Bringing home your new puppy is an exciting day! You’ve probably been preparing for your pup in many ways and now your ready to bring them home!
My husband and I raise and train premium goldendoodle puppies in the beautiful PNW. I work with amazing families who want the best for their newest member of the family. I question I often get is “how can I help my puppy the first night?” It is a big transition for the puppy (and you!) so here are some tips to help it go as smoothly as possible.
Knowing what to expect and having the right mindset will go a long ways!
*Before this day make sure you have everything you’ll need! Here is a New Puppy Checklist that goes over all the supplies a new puppy requires.
When You First Get Your Puppy Home
Everything’s new…everything’s a first!
To help understand your puppy, keep in mind where they are coming from. Up to this point, most puppies have been with their mama and littermates. They have eaten when they wanted, slept when they wanted, played when they wanted, and gone potty anywhere and anytime they wanted! Imagine the difference when you try to get them on a schedule! (Don’t worry…they will thrive on a positive and consistent schedule….it’s just new!)
With all that in mind, when you first arrive home give your puppy a chance to relieve itself in an area you have designated for that purpose. I would take them out without
their leash–just carry them to the spot and set them down. I recommend starting potty training immediately.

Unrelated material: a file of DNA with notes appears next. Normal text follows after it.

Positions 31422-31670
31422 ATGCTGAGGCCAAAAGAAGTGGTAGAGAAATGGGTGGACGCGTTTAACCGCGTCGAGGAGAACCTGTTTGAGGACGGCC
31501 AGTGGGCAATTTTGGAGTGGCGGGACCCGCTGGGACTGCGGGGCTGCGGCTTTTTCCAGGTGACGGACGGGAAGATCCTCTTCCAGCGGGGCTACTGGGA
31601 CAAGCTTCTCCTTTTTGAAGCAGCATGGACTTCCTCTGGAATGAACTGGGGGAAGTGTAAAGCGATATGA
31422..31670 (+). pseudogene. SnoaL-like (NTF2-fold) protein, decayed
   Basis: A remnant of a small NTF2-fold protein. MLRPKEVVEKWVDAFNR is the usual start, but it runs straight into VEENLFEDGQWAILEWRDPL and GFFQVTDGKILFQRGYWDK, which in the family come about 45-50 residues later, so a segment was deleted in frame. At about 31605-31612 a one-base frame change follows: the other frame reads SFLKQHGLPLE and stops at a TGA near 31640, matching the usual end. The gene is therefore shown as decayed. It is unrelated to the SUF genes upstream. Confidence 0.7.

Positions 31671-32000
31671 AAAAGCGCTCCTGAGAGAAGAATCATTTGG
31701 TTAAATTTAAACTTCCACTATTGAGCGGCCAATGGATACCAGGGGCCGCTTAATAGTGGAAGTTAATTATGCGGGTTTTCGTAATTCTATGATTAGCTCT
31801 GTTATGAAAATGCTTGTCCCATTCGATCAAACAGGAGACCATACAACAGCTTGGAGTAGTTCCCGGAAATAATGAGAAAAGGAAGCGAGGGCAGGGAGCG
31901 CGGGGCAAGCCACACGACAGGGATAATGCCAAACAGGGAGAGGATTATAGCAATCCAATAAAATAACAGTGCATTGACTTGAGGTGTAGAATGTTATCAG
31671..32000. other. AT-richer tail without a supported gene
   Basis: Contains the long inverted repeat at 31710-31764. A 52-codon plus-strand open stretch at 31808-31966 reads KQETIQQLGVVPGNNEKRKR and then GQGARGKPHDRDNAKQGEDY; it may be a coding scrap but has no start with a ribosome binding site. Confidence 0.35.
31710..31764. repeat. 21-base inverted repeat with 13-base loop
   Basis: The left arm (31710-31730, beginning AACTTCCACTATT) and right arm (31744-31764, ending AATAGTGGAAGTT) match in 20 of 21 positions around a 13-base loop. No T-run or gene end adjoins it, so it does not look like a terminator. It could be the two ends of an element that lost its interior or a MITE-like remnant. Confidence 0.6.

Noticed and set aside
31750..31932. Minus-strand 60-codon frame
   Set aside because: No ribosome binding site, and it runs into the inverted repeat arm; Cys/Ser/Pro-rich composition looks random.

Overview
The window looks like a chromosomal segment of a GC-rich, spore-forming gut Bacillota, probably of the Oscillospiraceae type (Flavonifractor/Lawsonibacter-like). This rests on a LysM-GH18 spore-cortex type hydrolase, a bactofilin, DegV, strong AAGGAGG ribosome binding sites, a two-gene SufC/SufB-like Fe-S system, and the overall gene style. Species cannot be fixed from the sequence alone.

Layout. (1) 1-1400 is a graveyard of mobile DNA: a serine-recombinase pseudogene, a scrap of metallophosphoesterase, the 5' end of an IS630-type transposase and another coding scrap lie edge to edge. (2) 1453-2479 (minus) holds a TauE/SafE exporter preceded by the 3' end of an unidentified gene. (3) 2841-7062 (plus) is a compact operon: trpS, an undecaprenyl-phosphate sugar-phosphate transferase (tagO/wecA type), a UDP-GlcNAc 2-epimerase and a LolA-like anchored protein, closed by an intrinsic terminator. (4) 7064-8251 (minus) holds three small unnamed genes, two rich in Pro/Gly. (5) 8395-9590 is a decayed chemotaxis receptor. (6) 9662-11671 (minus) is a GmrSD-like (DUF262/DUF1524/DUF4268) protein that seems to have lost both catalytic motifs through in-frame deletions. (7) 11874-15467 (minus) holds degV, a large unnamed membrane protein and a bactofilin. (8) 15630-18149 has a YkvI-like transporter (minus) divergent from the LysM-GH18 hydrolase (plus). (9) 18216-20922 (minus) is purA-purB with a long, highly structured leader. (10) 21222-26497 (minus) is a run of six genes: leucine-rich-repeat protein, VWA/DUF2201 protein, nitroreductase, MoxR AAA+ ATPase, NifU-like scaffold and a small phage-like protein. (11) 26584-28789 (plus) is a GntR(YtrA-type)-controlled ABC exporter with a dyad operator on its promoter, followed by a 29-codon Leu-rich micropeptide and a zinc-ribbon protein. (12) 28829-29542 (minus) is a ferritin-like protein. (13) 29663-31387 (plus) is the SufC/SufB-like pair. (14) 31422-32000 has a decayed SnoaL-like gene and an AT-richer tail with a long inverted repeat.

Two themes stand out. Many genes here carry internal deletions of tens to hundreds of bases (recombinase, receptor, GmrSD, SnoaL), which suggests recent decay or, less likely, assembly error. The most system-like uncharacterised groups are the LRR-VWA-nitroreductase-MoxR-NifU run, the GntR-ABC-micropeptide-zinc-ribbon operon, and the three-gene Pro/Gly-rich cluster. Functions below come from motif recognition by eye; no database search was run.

Allow your puppy 10-15 minutes to potty and explore the new territory. If/when your puppy does relieve itself in the proper area, give them lots of praise. If they haven’t relieved, take them inside and again in 10 minutes.
Next, let them explore in the house (be sure to supervise – don’t let him out of your sight). Talk to the puppy when it explores to make it feel more at home.
Puppy’s First Night At Home
The first few nights at home may be difficult for both you and your pup. At night the puppy will feel lonely and will probably demonstrate this by whining. These are a few things that you can do that might make the puppy feel at home.
- Your puppy’s sleeping quarters should be in a crate. Many times people are reluctant to have their puppy sleep in a crate. My advice is to always listen to your intuition when it comes to your puppy. With that said, your puppy is used to sleeping in a cove like tight space and the crate will not only help them potty train but give them that cove like feeling. Make it comfortable for them by adding a soft crate bed, a soft toy, and a transition blanket. I like the Mid West Life Stages crate because it has an adjustable wall. You can put the wall up to make the crate space smaller and move it back as your puppy gets bigger. If you don’t have this crate, you can fill the back of your crate with boxes or makeshift your own wall.
- Where do you put the crate? Two main schools of thought on this…
- Keep the crate in a draft free area next to your bed. This is a good option if you are able to get up often during the night. For approximately the first three weeks, if your puppy cries, take him out, on leash to relieving area. After relieving put him back into his crate. Do not give him any treats or any play time. Put him right back into his crate and he should go back to sleep. This is considered the more gentle method as your puppy will feel safe knowing you are present. It is more difficult as well because it will take a long time for your puppy to sleep through the night as he will be able to wake you and want your assistance.